James Maggs, Grocer and Schoolmaster,
aged 32 (later to become Southwold's famous archivist
and diarist) moves in with his family. He bought this
cottage the previous year for £105 and has had
extensive work done on it, including the provision
of a schoolroom. Up until now, he has been renting
No 25 (the
smaller cottage and grocer's shop next door) from
his former employer and High Steward of Southwold,
James Jermyn of Reydon. He stays here until
1833. More about Maggs here.
John Crowford - Alehouse keeper.
An alehouse licence (one of eight permitted in the
town at any one time) has been granted to the owner
of the premises. This is now the Revd Edward
Jermyn (brother of James) who appoints Crowford
(peviously from the Two
Brewers) as manager. The alehouse is signed 'The
King's Head' (M)
John Crowford - Alehouse keeper. The proprietor of the King's Head is now William Crisp of the Sole Bay Brewery
who has taken it over
from the Jermyns.
William Goldsmith - originally from Beccles, succeeds
John Crowford as Keeper of the Kings Head. William, who is now 27, is married to Mary Ann (22) and this year they have a daughter whom they name after her mother. Their son James Aldred, is 10.
In spite of his family responsibilities, William apparently keeps a rather rough house. Maggs records
that he is fined a shilling in 1855 for breaking one
of the pub's windows, 5 shillings for getting drunk plus expenses of 6 shillings and sixpence. (M, W1855)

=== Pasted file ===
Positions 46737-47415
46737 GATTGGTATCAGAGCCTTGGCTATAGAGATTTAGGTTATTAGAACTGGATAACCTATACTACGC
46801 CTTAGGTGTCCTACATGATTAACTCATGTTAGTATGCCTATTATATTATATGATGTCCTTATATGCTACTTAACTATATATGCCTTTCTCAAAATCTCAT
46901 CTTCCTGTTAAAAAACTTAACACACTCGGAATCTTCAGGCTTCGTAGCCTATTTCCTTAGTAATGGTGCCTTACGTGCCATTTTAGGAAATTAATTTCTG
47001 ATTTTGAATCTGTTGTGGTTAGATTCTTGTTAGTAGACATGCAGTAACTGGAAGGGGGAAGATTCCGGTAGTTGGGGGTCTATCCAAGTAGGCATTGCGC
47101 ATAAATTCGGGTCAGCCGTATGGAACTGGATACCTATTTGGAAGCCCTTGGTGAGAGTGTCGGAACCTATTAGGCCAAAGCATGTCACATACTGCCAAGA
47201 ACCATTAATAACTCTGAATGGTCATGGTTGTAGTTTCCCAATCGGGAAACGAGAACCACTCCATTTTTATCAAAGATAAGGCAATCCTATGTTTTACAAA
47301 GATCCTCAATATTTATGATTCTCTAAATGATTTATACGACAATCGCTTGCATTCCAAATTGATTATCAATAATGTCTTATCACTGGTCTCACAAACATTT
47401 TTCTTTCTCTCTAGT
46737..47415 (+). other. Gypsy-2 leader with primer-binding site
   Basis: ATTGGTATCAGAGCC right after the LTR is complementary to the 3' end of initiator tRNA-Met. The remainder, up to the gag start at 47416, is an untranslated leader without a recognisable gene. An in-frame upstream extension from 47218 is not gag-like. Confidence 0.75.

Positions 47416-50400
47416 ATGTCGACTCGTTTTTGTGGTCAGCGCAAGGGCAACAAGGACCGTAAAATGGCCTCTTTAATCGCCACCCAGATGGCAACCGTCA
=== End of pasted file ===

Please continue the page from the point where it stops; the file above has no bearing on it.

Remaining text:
Note: A regular guest at the inn during the 1860s is Charles Blythe, a game dealer and fishmonger from Coventry. It is his practice to purchase quantities of fish at Southwold and despatch them back to Coventry. On one occasion, in 1868, he returns home with more than his usual consignment - a wife, William's 23-year-old daughter Mary Ann jnr.
Owner of the King's Head, William Crisp of the Sole Bay Brewery dies in 1872 and the brewery
and all its tied houses are auctioned. The brewery
is bought by the Adnams brothers, Ernest and George.
The King's Head changes hands for £330. (M) However, not many years later, ownership appears to have reverted to the landlord, William Goldsmith.
Mary Ann Goldsmith (Snr)- By now, William Goldsmith has died and his widow
takes over proprietorship of the inn this year.
Mary Ann Goldsmith (Snr) dies this year aged
59 and ownership of the inn passes to her married daughter, Mary Ann Blythe who still lives in Coventry.
- is appointed landlord by Mary Ann Blythe this year. (POD) Mr Cobb
will later (1895) be found at
No 88 High Street where he seems to have undergone
a career change - running a shoe shop.
On Noah Cobb's departure, Mary Ann Blythe appoints John Marshall, a native of Halesworth but, most recently, a coachbuilder iin London's East End, as landlord of the 'King's Head Inn and Foresters' Dining Room'. He advertises its virtues as a venue for 'Beanfeasts
etc' and offers 'good accommodation'. John Marshall also owns a restaurant / tearoom at the harbour end of Ferry Road.
To read an account of John Marshall by his grandson, the late George Bumstead, click here.
Six years later, in 1896, Mary Ann dies at her home in Coventry and ownership of the King's Head passes to her son, William John Blythe.
and his wife Emma have been married for the past 22 years and they have seven children. (six of them girls). Their eldest, Lily Elizabeth marries the inn's new owner William John Blythe in 1897. Like his father before him, William has continued to make regular fish-buying trips to Southwold from Coventry which is, no doubt, how the romance with Lily has developed.
William & Lily Blythe
decide to settle in Southwold. In addition to the King's Head (No 23), William's inheritance includes the adjacent properties at No 25, No 27 and No 29. As luck would have it, the one remaining property in the block, Anchor Villa (No 31) comes up for auction this year and they buy it as their home. William suffers from TB and it is hoped the sea air will benefit him.